Top tip! is to go below deck and fetch some warmer clothes as soon as you see the weather taking a turn – beanies are great as most of your body heat is released via the head. 

Of course, if you’re in the Mediterranean during the summer, then putting on layers will be obsolete. However, avoiding cold sizzles is something everyone can relate to, and going below deck and fetching some more layers can easily be forgotten.

Three sailboats on the water with people. Sailing trips are special
Put on layers before you get cold!

Storage space on a yacht is limited

This means don’t bring 10 different outfits for every occasion. Keep in mind that you will most likely be carrying all of your luggage at some point, so if you pack a whole suitcase worth of wardrobe, you might struggle a little. If you’re heading to a sunny location, you will most likely be wearing a variation of t-shirts and swimming bottoms.

Fanny packs are a good investment for when you head off the boat to a restaurant or club!

Expect to help with menial tasks around the boat

Contrary to popular belief, sailing isn’t just sipping champagne and tanning (of course, it can be). You can think about it like this, a sailing boat is essentially a caravan on the water – except sailing is much obviously cooler. Cooking, cleaning, docking, and sailing all require a certain “can-do” attitude. Everything that you want to do needs some action on your part. Teamwork makes the dream work. If everyone helps out with everything, then mess and resentment can be avoided. If the same people are eternally cooking and cleaning, it will soon lead to a resentful situation (imagine three meals a day). Be a star and volunteer at least once a day to do some of the not-so-glamorous aspects of life on the water, it may not be fun, but these things must be done, and your travel companions will appreciate you – it also means that next time there’s an unpleasant chore to be done, it won’t be your turn.

Keep your valuables in a waterproof bag

On a boat, things get wet; you don’t want your passport wet or to have to spend time on your holiday drying notes. 

For the footwear aspect, barefoot is usually good depending on the weather

Sandals and shoes for walking once you get to shore. Important to wear rubber-soled shoes to avoid scuffing the deck. So this means no dress shoes for men and no high heels for women. There’s no need for fancy dock siders (sailor shoes) unless you already have them or want to look the part! 

Sun Screen and sunnies (actual sunnies)

Just because the sun isn’t directly shining on you doesn’t mean you are receiving UV rays, even on an overcast day. If you spend the whole day outside, you will need sunscreen – 50 SPF should do the trick.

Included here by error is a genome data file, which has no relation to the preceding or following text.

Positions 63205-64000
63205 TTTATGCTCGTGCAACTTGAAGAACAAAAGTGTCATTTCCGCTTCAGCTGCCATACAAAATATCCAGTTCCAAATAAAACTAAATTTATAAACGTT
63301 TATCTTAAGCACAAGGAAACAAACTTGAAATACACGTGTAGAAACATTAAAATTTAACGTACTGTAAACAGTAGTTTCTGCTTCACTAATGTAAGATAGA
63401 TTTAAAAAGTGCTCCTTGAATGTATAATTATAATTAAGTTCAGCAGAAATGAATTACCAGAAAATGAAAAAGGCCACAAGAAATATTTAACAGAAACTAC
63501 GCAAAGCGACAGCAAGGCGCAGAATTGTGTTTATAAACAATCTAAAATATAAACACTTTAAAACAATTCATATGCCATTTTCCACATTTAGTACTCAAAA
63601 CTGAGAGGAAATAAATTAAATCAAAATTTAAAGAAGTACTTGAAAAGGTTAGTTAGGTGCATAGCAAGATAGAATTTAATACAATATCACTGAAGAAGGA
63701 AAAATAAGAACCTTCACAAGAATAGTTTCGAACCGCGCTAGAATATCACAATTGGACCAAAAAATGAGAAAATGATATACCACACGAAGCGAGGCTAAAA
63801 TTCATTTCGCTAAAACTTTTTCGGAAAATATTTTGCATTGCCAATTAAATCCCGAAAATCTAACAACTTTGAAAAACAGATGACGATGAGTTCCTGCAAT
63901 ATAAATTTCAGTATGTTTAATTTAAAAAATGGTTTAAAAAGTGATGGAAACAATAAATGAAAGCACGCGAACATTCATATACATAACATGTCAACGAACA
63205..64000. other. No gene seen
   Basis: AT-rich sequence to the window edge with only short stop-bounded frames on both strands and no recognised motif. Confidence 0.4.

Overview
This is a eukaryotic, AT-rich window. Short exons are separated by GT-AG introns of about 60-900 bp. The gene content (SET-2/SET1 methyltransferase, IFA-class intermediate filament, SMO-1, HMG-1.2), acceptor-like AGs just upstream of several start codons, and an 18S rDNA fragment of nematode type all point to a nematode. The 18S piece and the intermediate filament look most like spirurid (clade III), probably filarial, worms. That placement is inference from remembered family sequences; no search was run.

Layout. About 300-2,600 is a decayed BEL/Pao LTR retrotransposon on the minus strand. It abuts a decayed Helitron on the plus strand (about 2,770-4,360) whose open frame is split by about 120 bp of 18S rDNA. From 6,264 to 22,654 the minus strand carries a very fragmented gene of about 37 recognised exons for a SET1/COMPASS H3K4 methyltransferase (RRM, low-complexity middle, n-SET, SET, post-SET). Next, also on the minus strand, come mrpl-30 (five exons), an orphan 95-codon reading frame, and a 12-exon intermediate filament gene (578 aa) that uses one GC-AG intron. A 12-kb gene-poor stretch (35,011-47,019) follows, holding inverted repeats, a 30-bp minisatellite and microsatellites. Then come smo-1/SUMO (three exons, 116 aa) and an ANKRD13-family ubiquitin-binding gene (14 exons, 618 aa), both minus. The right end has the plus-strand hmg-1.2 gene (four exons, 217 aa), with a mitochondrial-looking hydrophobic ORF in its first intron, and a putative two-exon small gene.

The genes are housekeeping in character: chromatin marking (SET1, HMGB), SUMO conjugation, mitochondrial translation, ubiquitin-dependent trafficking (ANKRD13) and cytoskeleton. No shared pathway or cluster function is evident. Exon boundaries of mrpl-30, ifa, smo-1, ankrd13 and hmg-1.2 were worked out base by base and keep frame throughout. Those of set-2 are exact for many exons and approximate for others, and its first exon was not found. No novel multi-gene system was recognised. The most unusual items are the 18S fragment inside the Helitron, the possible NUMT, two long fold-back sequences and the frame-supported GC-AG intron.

Now a common mistake people make, not just on sailing trips but in real life as well, is not wearing proper sunglasses. Believe me when I tell you that the 10-buck sunnies 🕶️ you found at the local market just before embarking on your trip is not going to cut it. The fact of the matter is, these cheap sunnies, which are non-Polaroid glasses, are damaging your eyes more than anything. You may think you scored some cool sunnies for cheap, just as you remembered that you’d need them for your upcoming trip. However, the only thing these sunnies achieve is making you look cool! Be kind to yourself (and your eyes) and invest in some proper Polaroid sunglasses.

People relaxing on a sailboat in a mountainous scenery. Go on a sailing trip.
Wear your sunscreen!

Seasickness. It happens to everyone – live with it. 

Okay, so seasickness is common even with experienced sailors, once there are a lot of swells, and the boat starts moving around. The sensation of being seasick is rather terrible – imagine a really bad hangover, and you’re tied to a revolving carousel with no way of escaping. Seasickness can often last a whole day, depending on the severity of the waves. Now I don’t want to sound overly dramatic, but it is probably equal to one of your worst hangovers. 

However, fear not! There are ways to avoid feeling this awesome sensation for those of us who aren’t too open to trying new things (your loss!). Firstly, when you start feeling the sensation of seasickness coming on (it’s similar to motion sickness one might experience in a car), your best bet is to start staring at the horizon. This is because the horizon is the only “stationary” point as the boat and everything on it are moving with the waves. Staring at the horizon helps you reorientate yourself, and you should start feeling an easing of the dreaded seasick feeling. Secondly, if staring at the horizon doesn’t help, the next best thing is seasickness tablets. These tablets can be taken before you even feel any symptoms of seasickness and usually work really well (but not necessarily) – the boat should always have some on hand.

Now for those of us weak enough to experience the vomiting stage – be warned, it lasts a long long time. All you will want to do is lie down and slowly disappear. Thankfully, there is a silver lining to seasickness – once you go through it, you won’t experience it again during the same trip as your body becomes accustomed to the motion. 

Sailing offers an escape from the constant bombardment of digital media

So with this in mind, boredom will strike. A portable (preferably waterproof) speaker, books, and cards are good pastimes.